Still, this is not to imply that the smart, funny, and talented cast and crew behind 30 Rock has surrendered. Even in the most mediocre of episodes, which "Meet the Woggles!" arguably was, they can still turn out some of the most quality comedy on television. Plus, you can't really ever go wrong with having Elaine Stritch return to play Jack's delightfully terrible mother, daughter of Unclaimed Irish Stowaway, Colleen Donaghy.
Jack and Colleen went toe-to-toe again as its discovered that the world's best worst mother has been in New York City to have heart surgery. Rather than tell Jack she's in town and ill (the hospital alerts him of her whereabouts after they found his name "on a list of disappointments she keeps folded up in her shoe") Colleen does what she does best: Repress. Well, repress and make some wildly racist and homophobic comments. But Liz, the over sharer extraordinaire that she is, eventually wears them down to get them to have a sweet and sincere talk with one another, a moment she took great pleasure in taking credit for. (Good God Lemon, Stritch deserves another Emmy for her work on this show.)
On the other end of the 30 Rock arena things were relatively status quo. Well, status quo in the sense that Jenna was doing something self-absorbed, this time pulling a Yoko Ono on her sexual walkabout to a White Supremacist Wiggles knock-off band called The Woggles (yes, you read that correctly) and Tracy was behaving as a barely functioning man child by trying to "reverse Urkel" his son George Foreman from attending Stanford. Tracy eventually came to his senses (well, as much as Tracy is capable of that) and Jenna came to terms with the fact that she is still in love with Paul, who she discovered has moved on with a new woman he dresses like and a couch mascot. (Yes, you read that correctly.)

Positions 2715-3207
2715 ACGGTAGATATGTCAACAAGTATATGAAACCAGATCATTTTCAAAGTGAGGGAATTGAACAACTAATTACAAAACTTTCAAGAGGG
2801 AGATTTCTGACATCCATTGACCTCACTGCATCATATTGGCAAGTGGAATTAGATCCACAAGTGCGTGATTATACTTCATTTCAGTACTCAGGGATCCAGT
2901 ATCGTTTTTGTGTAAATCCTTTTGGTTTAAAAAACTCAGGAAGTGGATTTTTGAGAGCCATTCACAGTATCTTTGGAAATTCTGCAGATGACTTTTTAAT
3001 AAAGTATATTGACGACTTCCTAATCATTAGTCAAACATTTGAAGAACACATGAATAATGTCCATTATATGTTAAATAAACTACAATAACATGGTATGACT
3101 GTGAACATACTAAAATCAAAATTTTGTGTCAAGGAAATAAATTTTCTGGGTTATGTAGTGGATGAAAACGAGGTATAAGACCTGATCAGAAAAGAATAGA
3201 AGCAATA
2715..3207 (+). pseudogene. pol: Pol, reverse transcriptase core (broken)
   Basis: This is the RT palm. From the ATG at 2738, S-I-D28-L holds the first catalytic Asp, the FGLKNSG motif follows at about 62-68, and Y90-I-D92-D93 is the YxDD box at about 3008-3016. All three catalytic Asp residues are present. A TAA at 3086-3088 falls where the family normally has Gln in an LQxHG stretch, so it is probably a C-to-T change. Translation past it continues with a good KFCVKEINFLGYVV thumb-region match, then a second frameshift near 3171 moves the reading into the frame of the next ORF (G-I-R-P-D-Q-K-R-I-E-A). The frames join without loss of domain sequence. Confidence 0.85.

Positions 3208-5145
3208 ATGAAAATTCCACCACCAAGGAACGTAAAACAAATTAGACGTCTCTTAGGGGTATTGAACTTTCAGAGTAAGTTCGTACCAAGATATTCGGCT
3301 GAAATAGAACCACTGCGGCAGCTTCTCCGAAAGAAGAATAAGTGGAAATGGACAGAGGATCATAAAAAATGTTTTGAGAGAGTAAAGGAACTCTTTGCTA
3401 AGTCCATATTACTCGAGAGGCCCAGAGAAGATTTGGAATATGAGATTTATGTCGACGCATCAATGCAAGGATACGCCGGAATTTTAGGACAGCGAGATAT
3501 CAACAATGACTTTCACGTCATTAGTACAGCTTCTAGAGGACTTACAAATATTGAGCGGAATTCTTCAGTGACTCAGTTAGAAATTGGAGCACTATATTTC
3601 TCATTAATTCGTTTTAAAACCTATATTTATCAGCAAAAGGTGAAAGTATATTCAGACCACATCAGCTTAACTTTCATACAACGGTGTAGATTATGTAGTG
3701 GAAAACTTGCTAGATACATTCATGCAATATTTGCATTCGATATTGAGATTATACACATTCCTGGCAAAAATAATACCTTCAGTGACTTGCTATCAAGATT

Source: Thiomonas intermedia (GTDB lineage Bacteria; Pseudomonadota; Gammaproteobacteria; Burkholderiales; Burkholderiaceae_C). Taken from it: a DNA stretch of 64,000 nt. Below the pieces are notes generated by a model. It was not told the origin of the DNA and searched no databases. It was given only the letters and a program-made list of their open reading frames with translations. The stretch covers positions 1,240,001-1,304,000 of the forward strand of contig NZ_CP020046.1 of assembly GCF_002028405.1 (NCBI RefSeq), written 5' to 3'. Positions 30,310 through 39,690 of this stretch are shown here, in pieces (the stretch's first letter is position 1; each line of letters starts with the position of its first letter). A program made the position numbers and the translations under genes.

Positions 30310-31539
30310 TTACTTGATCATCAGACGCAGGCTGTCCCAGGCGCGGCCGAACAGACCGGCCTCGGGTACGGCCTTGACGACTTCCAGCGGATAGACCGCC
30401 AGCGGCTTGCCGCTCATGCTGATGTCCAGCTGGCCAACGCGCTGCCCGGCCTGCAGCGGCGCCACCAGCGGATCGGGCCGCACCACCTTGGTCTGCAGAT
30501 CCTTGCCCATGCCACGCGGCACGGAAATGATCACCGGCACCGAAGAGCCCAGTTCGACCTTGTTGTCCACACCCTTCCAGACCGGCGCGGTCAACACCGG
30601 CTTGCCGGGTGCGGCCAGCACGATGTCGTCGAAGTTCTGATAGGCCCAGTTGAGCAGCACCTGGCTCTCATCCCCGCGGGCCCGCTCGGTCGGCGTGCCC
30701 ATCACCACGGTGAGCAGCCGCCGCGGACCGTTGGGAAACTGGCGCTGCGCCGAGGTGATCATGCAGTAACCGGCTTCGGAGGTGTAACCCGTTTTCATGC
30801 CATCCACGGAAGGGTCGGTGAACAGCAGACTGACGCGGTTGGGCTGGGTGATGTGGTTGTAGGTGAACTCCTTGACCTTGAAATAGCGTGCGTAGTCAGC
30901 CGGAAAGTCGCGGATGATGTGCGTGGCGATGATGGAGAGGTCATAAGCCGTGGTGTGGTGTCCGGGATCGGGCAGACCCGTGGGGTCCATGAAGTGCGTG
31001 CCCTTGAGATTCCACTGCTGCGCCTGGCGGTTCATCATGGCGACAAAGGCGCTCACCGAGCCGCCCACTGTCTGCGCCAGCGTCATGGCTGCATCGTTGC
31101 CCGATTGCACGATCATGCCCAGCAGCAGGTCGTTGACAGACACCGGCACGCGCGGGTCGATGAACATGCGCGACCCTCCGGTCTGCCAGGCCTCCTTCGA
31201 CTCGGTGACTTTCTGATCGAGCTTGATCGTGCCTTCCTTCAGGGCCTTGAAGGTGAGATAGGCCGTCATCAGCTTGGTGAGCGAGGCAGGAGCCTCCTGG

Here are some of the best moments and lines from last night's 30 Rock "Meet the Woggles!":
- "Factories provide three things this country desperately needs: Jobs, pride, and material for Bruce Springsteen songs."- Jack
- "Proud? My son's a nerd!" - Tracy
- "What are you gonna do, put on your galoshes go eat some fruit like a Frenchman?" - Colleen
- "That song, like everything, is about me!" - Jenna
- "There’s no need for us to start jabbering about our feelings and sobbing like Bill Belichick listening to Adele!"- Colleen
- "If you're ordering me an edible arrangement to say thanks, I prefer meat ones!"- Liz
- Liz's pronunciation of "guarantee" is "gar-awn-tee." (I wish I had a cam-ah-rah to capture Colleen's face during this.)
- Liz's make-it-rain dance.
- Liz's "Talk to your mother!" emoticon. (The 8 is the glasses!)
- Paul's last name is L’Astnamé.
- Colleen's usual hospital of choice is Boston Catholic Guilt Hospital.
- Both Dick Cheney and Dean Cain had an equal number of jabs at their expense.